Planners: Let's Do Tax


The fact that the financial planning firm had fairly recently started a sister tax preparation company should have caught my eye much earlier. The firm, like many other financial planning organizations, works with a number of other professional services organizations, including a lawyer and a CPA, to serve its financial planning clients.

But having its own separate tax prep business, under the same ownership as the financial business, was something that I hadn't paid attention to previously.

"Do many financial planning firms do tax prep," I asked our planner.

Partner Insights

"The smart ones do," was his reply.

It was supposed to be the other way around. CPAs were going to make tons of money on financial planning, and threaten the livelihoods of both planners and insurance agents.

The State of CPA Programs

Sometimes it's difficult to measure the effectiveness of CPA programs. How well do they work?

Associate Editor Carly Lombardo takes a look at the programs that software vendors have established to enlist accountants in influencing potential buyers.

In "Time to Advertise," Lombardo also examines the effectiveness of varying forms of advertising by accounting and reselling firms.

If vendors appreciate the efforts of their channels, they also appreciate having resellers that don't carry competing products. Associate Editor Riccardo A. Davis details how good a deal loyalty is in "Stand by Your Vendor?"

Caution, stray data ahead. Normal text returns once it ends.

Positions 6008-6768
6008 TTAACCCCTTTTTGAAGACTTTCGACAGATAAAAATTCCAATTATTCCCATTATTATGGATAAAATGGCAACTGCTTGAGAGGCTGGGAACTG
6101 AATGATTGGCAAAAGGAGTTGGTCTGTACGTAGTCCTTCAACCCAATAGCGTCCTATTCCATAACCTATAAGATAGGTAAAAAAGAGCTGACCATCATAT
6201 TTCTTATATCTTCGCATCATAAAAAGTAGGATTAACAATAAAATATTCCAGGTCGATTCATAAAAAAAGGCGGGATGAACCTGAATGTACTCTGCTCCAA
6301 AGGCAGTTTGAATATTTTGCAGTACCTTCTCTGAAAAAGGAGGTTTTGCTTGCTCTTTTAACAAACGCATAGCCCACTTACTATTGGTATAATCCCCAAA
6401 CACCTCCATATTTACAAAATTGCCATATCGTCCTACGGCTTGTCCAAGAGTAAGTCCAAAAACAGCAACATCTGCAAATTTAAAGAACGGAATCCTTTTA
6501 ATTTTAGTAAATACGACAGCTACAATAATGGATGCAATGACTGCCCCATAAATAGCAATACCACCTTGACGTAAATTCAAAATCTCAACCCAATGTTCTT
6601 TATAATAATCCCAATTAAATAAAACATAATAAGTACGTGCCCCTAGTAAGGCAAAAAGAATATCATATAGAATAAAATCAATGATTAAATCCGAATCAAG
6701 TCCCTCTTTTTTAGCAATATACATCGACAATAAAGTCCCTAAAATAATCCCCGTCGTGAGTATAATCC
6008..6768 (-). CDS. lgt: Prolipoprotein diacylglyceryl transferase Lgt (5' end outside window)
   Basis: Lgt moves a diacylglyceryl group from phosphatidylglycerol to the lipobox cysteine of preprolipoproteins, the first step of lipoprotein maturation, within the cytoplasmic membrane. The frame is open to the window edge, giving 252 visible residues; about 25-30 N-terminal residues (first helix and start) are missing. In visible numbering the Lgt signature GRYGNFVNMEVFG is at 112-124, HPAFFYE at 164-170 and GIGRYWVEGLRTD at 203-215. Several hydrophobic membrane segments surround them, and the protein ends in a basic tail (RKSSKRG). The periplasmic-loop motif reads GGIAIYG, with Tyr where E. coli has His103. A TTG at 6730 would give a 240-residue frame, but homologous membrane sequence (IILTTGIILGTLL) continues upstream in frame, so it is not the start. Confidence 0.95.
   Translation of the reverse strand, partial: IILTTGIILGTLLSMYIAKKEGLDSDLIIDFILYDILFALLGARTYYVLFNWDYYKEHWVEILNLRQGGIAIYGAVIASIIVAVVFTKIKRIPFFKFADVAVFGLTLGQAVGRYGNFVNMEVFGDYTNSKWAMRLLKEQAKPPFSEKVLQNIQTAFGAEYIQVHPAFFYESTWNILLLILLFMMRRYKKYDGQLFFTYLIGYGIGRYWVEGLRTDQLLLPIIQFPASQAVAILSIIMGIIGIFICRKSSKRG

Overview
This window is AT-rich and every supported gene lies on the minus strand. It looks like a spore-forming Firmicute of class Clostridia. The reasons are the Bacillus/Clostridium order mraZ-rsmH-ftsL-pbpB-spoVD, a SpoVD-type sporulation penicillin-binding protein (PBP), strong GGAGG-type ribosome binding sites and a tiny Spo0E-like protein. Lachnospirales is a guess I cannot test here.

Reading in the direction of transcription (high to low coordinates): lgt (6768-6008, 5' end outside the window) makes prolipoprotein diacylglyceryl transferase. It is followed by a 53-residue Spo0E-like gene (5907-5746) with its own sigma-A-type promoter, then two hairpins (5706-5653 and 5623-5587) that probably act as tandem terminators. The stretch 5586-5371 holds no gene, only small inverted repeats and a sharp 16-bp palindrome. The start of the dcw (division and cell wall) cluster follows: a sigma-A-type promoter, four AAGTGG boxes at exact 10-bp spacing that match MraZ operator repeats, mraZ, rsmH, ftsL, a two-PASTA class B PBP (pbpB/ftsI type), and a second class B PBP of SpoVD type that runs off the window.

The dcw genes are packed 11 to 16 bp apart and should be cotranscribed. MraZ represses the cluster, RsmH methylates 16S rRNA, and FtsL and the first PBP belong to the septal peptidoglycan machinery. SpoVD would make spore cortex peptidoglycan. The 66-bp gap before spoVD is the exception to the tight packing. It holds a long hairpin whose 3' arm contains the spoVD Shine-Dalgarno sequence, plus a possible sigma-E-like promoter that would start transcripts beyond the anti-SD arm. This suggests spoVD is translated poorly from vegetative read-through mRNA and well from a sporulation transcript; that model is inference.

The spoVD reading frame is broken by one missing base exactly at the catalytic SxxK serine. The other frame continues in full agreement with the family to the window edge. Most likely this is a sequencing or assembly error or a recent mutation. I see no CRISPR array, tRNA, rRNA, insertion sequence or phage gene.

Dealing with wireless technology is another story. Don't get too comfortable with Wi-Fi. Have you heard of EVDO or WiMax? As noted in "Untangling Wireless," they're not all that far in the future.

Some good CPA firms do make money planning. But it hasn't been the avalanche that was predicted. It turned out it was easier for funds to look for experienced planners than to try to bring a bunch of newbies up to speed.

Accounting firms also have a couple of other handicaps. Our planner explained that he had spent time talking to the CPAs at a state society event, trying to teach them about the emotional component they need to sell. That was important since the push for getting into selling securities and funds, came during a bull market when selling was easy. The other issue, he commented, was that financial planners can't ignore clients from January to April 16.

The latter is a rap that has applied to other areas that accounting firms have entered, such as technology consulting. Firms with a heavy tax practice have to get out of the mindset that everything else has to wait on tax season-or hire enough people or organize differently to handle diverse services.

It's doubtful that the CPA franchise can be challenged by financial planners-the tax prep business keeps expanding and many firms make their money on business tax preparation. But CPAs probably don't want to lose the kinds of clients that are educated and affluent enough to visit a financial planner.

So who is paying attention to this trend? The smart ones, I presume.

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